I have a quick temper. Just ask my family. In an attempt to be repentant and Christlike, I typically have to take a few moments to gather myself when my wife frustrates me or my kids disobey. Sometimes I’m silent. Sometimes I have to leave the room and come back. If I’m not careful, I can be like a tea kettle with steam billowing out of my ears, my only way to cool off being an ice-water bath from the Holy Spirit.
I know I should be “quick to listen, slow to speak, and slow to anger” (James 1:19), but I don’t always do it. That’s because, ultimately, my mind doesn’t always connect to my heart. As James tells us in this passage, we can’t merely hear God’s Word—we have to act on it.
Belief is an interesting thing. Everyone believes in something, right? Not just normal beliefs, like “the grass is green” or “the sky is blue.” Everyone believes in deeper truths, like goodness and beauty and love and purpose. I believe it’s right to control my temper, yet often I act out anyway.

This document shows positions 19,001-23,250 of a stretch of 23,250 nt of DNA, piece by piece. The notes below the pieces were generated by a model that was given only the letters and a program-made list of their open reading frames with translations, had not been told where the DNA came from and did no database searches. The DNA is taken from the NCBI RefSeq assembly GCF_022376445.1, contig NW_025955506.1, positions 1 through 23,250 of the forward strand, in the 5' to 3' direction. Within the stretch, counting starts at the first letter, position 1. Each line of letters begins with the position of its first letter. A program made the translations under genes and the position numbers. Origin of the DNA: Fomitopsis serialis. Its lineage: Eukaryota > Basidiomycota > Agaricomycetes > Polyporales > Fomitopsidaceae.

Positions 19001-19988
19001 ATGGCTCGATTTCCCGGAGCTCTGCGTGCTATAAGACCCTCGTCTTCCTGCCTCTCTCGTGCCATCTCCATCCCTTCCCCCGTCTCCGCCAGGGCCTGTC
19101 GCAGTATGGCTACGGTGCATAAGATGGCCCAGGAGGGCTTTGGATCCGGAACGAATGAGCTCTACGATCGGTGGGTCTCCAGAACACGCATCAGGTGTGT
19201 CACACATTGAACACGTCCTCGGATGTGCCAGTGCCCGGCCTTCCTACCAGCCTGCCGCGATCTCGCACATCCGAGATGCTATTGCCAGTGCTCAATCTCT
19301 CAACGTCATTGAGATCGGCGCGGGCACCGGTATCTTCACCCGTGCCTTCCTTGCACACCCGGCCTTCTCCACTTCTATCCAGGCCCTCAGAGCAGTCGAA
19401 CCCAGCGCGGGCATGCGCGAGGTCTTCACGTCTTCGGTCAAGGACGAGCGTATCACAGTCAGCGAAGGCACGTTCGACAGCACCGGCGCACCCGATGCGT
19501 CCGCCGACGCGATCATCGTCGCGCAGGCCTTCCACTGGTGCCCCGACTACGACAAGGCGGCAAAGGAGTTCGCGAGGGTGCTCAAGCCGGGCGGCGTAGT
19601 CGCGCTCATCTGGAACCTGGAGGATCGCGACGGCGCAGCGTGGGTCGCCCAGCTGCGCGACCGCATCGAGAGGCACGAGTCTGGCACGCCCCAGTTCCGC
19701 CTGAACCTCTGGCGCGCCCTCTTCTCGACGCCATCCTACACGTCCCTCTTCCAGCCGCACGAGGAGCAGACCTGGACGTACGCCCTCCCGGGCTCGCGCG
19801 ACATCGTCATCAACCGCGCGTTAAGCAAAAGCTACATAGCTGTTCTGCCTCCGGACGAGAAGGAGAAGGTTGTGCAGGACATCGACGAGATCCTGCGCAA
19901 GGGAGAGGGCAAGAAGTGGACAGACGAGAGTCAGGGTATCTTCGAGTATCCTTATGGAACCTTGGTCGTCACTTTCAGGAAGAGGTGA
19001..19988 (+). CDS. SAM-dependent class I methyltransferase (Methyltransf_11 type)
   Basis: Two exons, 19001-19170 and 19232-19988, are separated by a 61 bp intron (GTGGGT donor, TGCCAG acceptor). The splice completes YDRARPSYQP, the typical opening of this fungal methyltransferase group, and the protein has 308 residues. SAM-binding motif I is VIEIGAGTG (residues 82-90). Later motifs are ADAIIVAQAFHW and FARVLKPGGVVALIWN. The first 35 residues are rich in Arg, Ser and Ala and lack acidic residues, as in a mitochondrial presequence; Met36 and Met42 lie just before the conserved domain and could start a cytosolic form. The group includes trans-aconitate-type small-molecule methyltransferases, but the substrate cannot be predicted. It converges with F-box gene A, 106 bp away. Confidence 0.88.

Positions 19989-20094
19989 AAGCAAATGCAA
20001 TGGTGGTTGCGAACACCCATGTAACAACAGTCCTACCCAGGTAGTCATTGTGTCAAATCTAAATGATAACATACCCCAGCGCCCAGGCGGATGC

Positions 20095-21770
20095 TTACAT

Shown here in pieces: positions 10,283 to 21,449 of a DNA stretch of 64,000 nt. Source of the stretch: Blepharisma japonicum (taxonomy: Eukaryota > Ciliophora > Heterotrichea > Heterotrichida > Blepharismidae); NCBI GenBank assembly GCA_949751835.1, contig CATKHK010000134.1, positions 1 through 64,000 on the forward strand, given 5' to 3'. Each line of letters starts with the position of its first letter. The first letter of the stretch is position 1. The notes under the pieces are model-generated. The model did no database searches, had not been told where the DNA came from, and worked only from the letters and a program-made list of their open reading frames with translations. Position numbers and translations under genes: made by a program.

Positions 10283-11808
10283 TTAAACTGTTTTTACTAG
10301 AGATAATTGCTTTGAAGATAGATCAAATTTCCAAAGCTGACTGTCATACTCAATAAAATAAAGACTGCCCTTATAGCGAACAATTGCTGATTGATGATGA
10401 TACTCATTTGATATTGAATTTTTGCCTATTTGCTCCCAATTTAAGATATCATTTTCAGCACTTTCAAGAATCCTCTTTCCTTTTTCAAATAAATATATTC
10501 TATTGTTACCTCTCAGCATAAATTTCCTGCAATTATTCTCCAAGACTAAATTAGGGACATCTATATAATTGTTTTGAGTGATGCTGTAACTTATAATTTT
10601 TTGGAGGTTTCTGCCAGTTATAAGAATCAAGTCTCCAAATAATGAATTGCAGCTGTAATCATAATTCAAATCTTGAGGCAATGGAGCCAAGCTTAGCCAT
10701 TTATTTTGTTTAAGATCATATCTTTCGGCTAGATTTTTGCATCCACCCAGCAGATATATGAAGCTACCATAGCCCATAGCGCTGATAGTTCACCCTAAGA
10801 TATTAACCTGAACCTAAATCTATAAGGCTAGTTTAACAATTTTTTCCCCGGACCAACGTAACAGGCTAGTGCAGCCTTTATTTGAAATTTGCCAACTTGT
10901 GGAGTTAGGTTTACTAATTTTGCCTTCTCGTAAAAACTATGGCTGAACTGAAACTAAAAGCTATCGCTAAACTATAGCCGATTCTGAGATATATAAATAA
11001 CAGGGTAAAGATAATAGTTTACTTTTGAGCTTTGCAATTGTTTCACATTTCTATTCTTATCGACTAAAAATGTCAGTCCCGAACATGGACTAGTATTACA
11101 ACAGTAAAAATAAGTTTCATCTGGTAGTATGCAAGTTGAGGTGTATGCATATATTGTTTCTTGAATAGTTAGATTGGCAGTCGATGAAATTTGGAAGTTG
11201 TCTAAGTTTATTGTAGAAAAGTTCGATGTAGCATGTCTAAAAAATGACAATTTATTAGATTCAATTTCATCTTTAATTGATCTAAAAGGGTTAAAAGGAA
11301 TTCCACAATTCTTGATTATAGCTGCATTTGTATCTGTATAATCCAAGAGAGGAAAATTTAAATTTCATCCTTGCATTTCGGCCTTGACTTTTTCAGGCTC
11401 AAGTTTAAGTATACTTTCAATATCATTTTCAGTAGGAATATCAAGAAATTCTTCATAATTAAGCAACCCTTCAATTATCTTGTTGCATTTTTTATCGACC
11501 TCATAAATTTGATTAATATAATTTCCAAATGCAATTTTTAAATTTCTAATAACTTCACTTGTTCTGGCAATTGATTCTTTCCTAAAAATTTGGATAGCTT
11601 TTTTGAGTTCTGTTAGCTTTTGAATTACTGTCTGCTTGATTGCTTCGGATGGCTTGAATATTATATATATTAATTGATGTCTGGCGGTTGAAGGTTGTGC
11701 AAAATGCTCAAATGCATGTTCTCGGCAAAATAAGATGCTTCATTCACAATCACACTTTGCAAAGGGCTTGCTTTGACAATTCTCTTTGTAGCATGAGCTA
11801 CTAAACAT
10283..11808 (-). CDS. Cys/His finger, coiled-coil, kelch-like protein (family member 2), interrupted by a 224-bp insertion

As Christians, our beliefs go even further. We confess and believe certain things about God and about how the universe does (or doesn’t) work. In other words, we don’t believe in a generic, watered-down God. The commands of Scripture and the indwelling of the Holy Spirit are unique signposts for Christian living. They are how we move from a general morality to Christlikeness. They are how we are kept “unstained from the world” (James 1:27).
We do what we believe. According to Paul in Romans 10:9, what we confess with our mouths and believe in our hearts is a matter of salvation, of eternity. James says elsewhere that even the demons believe (2:19)! And yet the demons are anything but godly. They are the embodiment of evil.
This command—“be quick to listen, slow to speak, and slow to anger”—is a perfect example of the difference between a hearer and a doer of the Word. We can believe one thing with our minds, but “the mouth speaks from the overflow of the heart” (Matthew 12:34). Our ability to heed these words in James 1:19 reveals much about the state of our hearts.
Trust me, I should know.
Written by Brandon D. Smith